Wednesday, February 12, 2014
I confess that I'm inordinately fond of my Two of Pentacles. Most of this has to do with being inordinately fond of the central image, which has been living on my various computers for, literally, a decade or more. I knew it would come in handy someday.
Beyond that, I think that I nailed the colors (always the diciest part of any design), and constructed a happy surrounding environment for my horn-playing duo; and I'm pleased with how well the cosmic lemniscate worked into the design. This symbol that signifies eternity and boundless ability usually floats above the heads of those who possess that magical quality: on the two of pentacles it is woven almost subliminally into the body and activity of the central figure. Pamela Colman Smith drew it as connecting two juggler's balls, a circusy enough image but not one that I wanted to slavishly duplicate; in other decks I have seen it woven into the wheels of a bicycle, among other things.
One thing that my tuba player has in common with the juggler on Pamela Colman Smith's two of pentacles: they both look as though they could go on doing tis forever, and that's a big part of this card's meaning.
The querent who draws this card typically has several things going on at once in their lives; but with patience and skill they are able to balance these things and even take some joy from the act. Hence my keyword, which I don't think has ever been applied to this card before. However, the card also indicates a need for continued focus: because one wrong move could change the situation from one of harmony and balance into one of calamity.
On the river behind our two-person band floats that great Floating Palace: this was nothing less than a functioning circus on an enclosed barge that traversed the Mississippi during the mid-eighteen-hundreds. Today the waters of that great river are smooth, but they were not always so. The traditional version of the card shows a boat flung about on artfully churning waves, indicating the changeableness of the situation or possibly rough waters ahead. But c'mon: The Floating Palace was an entire circus on a boat... how prone to change and difficulty is that?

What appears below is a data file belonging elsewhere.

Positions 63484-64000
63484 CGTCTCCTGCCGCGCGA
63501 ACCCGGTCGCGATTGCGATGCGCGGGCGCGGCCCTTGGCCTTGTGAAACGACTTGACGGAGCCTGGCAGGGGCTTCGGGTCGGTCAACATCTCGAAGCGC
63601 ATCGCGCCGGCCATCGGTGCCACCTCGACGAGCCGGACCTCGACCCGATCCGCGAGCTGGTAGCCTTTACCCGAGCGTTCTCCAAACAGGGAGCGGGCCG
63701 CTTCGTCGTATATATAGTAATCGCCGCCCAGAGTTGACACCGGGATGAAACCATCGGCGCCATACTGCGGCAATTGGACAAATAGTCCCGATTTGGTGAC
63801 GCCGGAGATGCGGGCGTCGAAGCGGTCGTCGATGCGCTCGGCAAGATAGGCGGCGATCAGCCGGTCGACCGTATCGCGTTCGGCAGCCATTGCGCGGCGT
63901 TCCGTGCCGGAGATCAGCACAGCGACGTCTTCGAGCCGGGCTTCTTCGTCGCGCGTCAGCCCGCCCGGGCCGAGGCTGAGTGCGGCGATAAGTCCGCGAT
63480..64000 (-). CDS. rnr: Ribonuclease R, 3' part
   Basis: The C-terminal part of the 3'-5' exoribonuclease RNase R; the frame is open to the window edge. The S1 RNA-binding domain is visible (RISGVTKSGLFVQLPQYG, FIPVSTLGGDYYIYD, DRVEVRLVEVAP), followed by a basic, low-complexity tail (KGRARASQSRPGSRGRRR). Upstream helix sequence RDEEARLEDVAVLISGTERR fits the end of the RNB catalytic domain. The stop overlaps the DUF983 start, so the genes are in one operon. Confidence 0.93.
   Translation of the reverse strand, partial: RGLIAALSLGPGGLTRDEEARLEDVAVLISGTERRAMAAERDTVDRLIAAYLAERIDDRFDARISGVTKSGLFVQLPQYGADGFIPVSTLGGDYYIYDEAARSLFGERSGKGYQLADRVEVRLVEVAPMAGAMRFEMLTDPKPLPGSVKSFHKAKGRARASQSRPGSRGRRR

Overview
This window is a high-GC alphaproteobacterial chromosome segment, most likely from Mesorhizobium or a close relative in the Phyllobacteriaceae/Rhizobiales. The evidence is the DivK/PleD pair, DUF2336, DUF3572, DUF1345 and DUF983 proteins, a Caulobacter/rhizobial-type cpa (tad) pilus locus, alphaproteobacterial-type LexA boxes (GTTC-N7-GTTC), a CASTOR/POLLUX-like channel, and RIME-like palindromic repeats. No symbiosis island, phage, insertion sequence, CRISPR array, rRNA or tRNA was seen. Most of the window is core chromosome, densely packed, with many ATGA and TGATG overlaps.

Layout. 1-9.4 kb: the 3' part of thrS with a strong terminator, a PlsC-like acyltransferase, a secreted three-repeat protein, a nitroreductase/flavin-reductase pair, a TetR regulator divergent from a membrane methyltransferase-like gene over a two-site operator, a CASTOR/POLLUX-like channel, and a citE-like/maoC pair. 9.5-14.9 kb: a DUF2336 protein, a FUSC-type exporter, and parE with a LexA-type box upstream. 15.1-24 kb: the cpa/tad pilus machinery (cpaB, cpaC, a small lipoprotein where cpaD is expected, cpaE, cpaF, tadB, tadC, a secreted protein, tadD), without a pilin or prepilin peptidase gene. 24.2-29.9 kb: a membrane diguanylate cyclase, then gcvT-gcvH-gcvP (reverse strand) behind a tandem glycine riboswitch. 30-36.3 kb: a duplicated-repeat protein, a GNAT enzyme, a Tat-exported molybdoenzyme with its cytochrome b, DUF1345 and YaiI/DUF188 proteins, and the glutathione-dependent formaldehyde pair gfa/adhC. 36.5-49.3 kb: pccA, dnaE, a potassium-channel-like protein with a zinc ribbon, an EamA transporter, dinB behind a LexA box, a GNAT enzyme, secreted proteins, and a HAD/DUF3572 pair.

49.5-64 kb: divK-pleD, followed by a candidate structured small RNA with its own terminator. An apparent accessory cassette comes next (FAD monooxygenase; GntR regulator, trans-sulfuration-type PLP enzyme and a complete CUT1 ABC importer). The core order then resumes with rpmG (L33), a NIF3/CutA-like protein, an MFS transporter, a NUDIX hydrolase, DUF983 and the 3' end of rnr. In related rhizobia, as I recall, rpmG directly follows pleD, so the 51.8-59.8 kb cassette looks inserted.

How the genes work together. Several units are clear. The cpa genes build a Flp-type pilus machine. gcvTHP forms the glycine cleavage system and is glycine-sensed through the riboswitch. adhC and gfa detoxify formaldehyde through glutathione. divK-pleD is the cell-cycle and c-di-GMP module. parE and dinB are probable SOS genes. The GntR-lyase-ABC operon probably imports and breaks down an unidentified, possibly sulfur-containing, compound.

Monday, February 10, 2014
P. T. Barnum wanted to be liked. He wanted to be seen as an affable, congenial presenter of the world's greatest curiosities. The fact is that Barnum was cynical, somewhat ruthless, not above anything, He was as hard-nosed a businessman as they come, and would not scruple to exploit anything or anyone if he thought that it could make money for him. He provided well for some of his exhibits, notably General Tom Thumb, the Smallest Man in The World (seen above with his Arranged Bride Lavinia); others were not so lucky.
This is the man who expounded at length on the great wonders and the great mysteries of the world, yes... but this is also the man who said "There is a Sucker born every minute." Barnum may not have had outright contempt for his exhibits: but he certainly had it for the people who came to see them and thus caused his bank account and pocket book to practically burst at the seams.